Federal Reserve Bank of Philadelphia President Patrick Harker reiterated on Friday his preference to keep interest rates steady. “This is a time where doing nothing is doing something, and, in fact, I’d argue that it equates to doing quite a lot”, said Harker speaking at the Risk Management Association, in Philadelphia.
Key takeaways from the speech:
I remain rooted in my opinion that we are at the point where holding the policy rate steady is the prudent position to take. I arrived at this decision after carefully reviewing both the hard data and what I’ve been hearing directly from contacts throughout the Third District.
The available data for September have mostly come out stronger than I expected. The latest on retail sales confirms that households retained spending power and did not seem shy to use it over the summer. A resilient consumer is not a problem. Indeed, perhaps the key tenet of a soft landing is that households get to adjust their plan for when and how it best serves them — as opposed to the kind of drastic, unavoidable adjustments that come with, say, suddenly losing their job.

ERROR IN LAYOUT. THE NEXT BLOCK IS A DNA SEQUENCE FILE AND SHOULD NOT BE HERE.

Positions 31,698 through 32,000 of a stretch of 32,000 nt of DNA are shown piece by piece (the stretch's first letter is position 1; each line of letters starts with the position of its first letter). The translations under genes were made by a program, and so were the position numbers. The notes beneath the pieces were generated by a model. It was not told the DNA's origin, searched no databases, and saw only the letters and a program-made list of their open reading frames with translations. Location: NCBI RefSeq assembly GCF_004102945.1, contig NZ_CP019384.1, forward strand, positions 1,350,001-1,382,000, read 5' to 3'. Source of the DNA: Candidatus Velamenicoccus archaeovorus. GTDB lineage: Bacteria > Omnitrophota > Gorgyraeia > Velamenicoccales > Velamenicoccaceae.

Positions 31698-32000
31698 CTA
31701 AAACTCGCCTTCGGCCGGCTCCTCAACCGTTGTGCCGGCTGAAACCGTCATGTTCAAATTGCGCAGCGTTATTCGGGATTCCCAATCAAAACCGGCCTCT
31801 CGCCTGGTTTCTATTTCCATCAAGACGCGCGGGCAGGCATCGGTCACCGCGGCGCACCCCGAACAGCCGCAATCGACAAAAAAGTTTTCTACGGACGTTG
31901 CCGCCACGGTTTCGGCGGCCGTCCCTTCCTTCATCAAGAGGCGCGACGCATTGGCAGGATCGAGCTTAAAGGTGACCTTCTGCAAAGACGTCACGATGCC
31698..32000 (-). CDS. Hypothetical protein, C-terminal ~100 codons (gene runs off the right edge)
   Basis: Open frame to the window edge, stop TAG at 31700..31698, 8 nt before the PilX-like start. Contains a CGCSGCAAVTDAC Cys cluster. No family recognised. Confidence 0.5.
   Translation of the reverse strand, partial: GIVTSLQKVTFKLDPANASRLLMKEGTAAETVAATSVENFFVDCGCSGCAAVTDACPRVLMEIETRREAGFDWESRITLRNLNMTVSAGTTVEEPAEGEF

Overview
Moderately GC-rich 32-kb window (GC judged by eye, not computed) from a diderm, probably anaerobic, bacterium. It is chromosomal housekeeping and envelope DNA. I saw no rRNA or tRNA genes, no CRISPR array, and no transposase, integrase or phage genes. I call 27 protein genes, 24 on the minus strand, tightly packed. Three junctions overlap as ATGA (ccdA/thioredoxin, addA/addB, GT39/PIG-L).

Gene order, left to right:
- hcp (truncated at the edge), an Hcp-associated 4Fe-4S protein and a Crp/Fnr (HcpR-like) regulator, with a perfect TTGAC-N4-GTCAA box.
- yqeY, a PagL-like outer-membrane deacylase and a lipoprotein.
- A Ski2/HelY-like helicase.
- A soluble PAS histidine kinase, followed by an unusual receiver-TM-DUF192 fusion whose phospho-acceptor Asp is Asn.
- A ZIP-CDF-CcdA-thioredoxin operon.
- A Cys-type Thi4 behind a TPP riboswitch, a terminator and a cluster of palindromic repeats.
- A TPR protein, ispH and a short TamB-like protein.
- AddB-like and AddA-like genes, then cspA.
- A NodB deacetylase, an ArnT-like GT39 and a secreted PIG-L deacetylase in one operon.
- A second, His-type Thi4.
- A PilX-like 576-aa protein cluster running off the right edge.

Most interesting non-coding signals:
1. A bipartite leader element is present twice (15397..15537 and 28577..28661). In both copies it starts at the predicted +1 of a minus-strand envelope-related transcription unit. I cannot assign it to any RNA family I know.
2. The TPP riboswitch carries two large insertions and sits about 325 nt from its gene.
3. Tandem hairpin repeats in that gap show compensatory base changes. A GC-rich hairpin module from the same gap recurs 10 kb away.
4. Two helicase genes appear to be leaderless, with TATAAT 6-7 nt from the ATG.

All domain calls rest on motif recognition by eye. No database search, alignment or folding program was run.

We are not going to tolerate a reacceleration in prices.
While I stand ready to revise my views and act accordingly if I see signs of reinflation, I am also not going to overreact to the normal month-to-month variability in data.
Prolonged labor strikes, the restart of student loan payments, and international events each come with their own set of economic effects. But we won’t necessarily know their extent for some time. We will need to see the data.
A resolute, but patient, stance on monetary policy will allow us to achieve the soft landing that we all wish for our economy.
Now, as for when I anticipate rates coming back down? That is a question to which I don’t yet have an answer. My forecasts are based on what I know as of now. And as time goes by, as adjustments are completed, as new data emerge, and as we gain additional insight on the underlying trends, I may need to adjust my forecasts, and with them, my time frames. Suffice it to say, rates will need to stay high for a while.
The US Dollar Index (DXY) is trading near 106.20, flat for the day, consolidating weekly losses. US Treasury yields are pulling back on Friday, with the 2-year at 5.12% and the 10-year at 4.95%.